A Brief Study on Flight Simulators

Imagine flying a plane, not just being a passenger, but actively flying an aircraft 35,000 ft in the sky. For a lot of people, that would be a dream-come-true. Unfortunately, most of us will never actually get the chance, but we can simulate it. Aircraft simulators, or flight simulators, are anything that can replicate and reproduce the experience of flying an aircraft, from games to full-sized cockpits mounted on hydraulic actuators.

Simulators go all the way back to WWI. Wartime meant that pilots had to be trained en masse and quickly to fly and operate machine guns. In 1929, the Link Trainer, with a pneumatic motion platform capable of simulating pitch, roll, and yaw, was introduced. In 1948, Curtiss-Wright introduced the first complete simulator, with no visual displays or motion but an entire working cockpit. In 1954, General Precision Inc. introduced a motion simulator with 3 degrees. By 1982, the Rediffusion Company introduced simulators with seamless displays like we are used to today.

Now, there are different types of simulators to choose from. System trainers teach how to operate various systems, cockpit procedure trainers (CPT) teach crew checks and drills, full flight simulators (FFS) teach the use of motion in all six degrees of freedom, and part task trainers (PTT) teach simple avionics equipment usage that can be upgraded and compounded on. These different types of simulators also have many different uses.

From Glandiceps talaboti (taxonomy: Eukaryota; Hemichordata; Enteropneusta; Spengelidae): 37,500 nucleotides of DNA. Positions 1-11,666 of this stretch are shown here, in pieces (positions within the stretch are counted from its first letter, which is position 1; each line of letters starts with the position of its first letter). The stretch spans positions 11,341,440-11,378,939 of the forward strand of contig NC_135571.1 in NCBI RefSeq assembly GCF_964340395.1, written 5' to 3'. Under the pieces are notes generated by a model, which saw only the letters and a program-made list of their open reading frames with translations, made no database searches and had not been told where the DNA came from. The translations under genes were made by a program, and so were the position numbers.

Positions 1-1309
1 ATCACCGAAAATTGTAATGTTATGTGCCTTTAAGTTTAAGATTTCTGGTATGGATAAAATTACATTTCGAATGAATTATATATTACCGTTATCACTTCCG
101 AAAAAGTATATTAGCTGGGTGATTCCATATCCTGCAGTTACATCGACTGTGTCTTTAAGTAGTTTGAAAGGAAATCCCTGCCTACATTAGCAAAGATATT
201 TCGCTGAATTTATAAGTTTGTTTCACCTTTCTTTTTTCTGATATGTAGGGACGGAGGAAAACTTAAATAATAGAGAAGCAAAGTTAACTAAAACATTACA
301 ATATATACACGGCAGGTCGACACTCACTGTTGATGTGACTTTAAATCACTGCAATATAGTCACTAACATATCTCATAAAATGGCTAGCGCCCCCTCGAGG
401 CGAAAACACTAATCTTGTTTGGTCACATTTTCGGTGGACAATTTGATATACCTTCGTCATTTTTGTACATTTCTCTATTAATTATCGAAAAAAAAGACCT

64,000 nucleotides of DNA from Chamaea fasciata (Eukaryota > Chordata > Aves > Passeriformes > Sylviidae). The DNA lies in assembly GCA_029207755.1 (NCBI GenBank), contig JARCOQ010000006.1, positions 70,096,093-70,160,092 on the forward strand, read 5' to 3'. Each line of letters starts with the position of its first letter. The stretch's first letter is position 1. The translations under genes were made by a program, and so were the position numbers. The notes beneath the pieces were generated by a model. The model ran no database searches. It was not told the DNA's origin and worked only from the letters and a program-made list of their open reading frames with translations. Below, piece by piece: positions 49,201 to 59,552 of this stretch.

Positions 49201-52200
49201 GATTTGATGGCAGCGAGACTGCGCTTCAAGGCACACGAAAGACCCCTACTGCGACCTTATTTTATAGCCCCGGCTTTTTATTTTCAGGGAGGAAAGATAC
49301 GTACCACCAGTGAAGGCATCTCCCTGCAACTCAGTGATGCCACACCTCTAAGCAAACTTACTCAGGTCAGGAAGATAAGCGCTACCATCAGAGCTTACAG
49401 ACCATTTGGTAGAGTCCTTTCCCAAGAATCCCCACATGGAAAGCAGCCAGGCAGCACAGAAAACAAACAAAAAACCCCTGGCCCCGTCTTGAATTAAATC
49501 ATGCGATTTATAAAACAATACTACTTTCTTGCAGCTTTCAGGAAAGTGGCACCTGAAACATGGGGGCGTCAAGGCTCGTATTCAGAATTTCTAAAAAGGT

In addition to training pilots to fly, flight simulators can be used to train flight crew personnel in normal and emergency flight operating procedures, crew and resource management, and threat and error management. Simulators aren’t just good for teaching and training, they’re also used to evaluate for errors and improvements, and test technical modifications before they’re implemented. Teaching flight crew how to deal with failures and malfunctions is crucial, but to do so in a real aircraft can not only be expensive, but dangerous. As a result, flight simulators are more preferable. They save time and money while increasing safety. Using even the most expensive simulator is still only 1/40th the cost of training in a real Boeing 747.

At Sourcing Streamlined, owned and operated by ASAP Semiconductor, we also want flight crews to be safe and prepared. So, as a premier distributor of aviation parts, we make sure to stock up on not only cockpits and actuators, but all kinds of flight actuators of the highest quality. Visit us at www.sourcingstreamlined.com to get started.


November 22, 2018

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